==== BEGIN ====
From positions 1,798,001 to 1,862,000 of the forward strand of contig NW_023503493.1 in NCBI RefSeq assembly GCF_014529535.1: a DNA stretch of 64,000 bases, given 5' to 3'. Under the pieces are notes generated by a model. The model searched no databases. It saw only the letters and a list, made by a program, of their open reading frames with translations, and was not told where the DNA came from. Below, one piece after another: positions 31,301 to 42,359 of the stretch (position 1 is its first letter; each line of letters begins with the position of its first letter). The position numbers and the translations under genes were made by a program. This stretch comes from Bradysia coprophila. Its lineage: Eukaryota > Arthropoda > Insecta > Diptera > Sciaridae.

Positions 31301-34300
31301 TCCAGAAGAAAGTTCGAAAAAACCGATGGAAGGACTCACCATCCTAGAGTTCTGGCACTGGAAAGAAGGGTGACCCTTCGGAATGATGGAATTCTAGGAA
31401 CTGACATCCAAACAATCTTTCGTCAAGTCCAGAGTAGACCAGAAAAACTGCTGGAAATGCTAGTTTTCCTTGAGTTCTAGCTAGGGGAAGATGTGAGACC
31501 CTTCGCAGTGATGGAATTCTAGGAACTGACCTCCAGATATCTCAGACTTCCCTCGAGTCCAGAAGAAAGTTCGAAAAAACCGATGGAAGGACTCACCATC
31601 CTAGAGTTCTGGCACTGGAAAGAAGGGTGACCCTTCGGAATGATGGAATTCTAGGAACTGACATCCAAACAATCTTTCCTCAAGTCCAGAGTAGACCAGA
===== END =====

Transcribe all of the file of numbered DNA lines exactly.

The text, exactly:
From positions 1,798,001 to 1,862,000 of the forward strand of contig NW_023503493.1 in NCBI RefSeq assembly GCF_014529535.1: a DNA stretch of 64,000 bases, given 5' to 3'. Under the pieces are notes generated by a model. The model searched no databases. It saw only the letters and a list, made by a program, of their open reading frames with translations, and was not told where the DNA came from. Below, one piece after another: positions 31,301 to 42,359 of the stretch (position 1 is its first letter; each line of letters begins with the position of its first letter). The position numbers and the translations under genes were made by a program. This stretch comes from Bradysia coprophila. Its lineage: Eukaryota > Arthropoda > Insecta > Diptera > Sciaridae.

Positions 31301-34300
31301 TCCAGAAGAAAGTTCGAAAAAACCGATGGAAGGACTCACCATCCTAGAGTTCTGGCACTGGAAAGAAGGGTGACCCTTCGGAATGATGGAATTCTAGGAA
31401 CTGACATCCAAACAATCTTTCGTCAAGTCCAGAGTAGACCAGAAAAACTGCTGGAAATGCTAGTTTTCCTTGAGTTCTAGCTAGGGGAAGATGTGAGACC
31501 CTTCGCAGTGATGGAATTCTAGGAACTGACCTCCAGATATCTCAGACTTCCCTCGAGTCCAGAAGAAAGTTCGAAAAAACCGATGGAAGGACTCACCATC
31601 CTAGAGTTCTGGCACTGGAAAGAAGGGTGACCCTTCGGAATGATGGAATTCTAGGAACTGACATCCAAACAATCTTTCCTCAAGTCCAGAGTAGACCAGA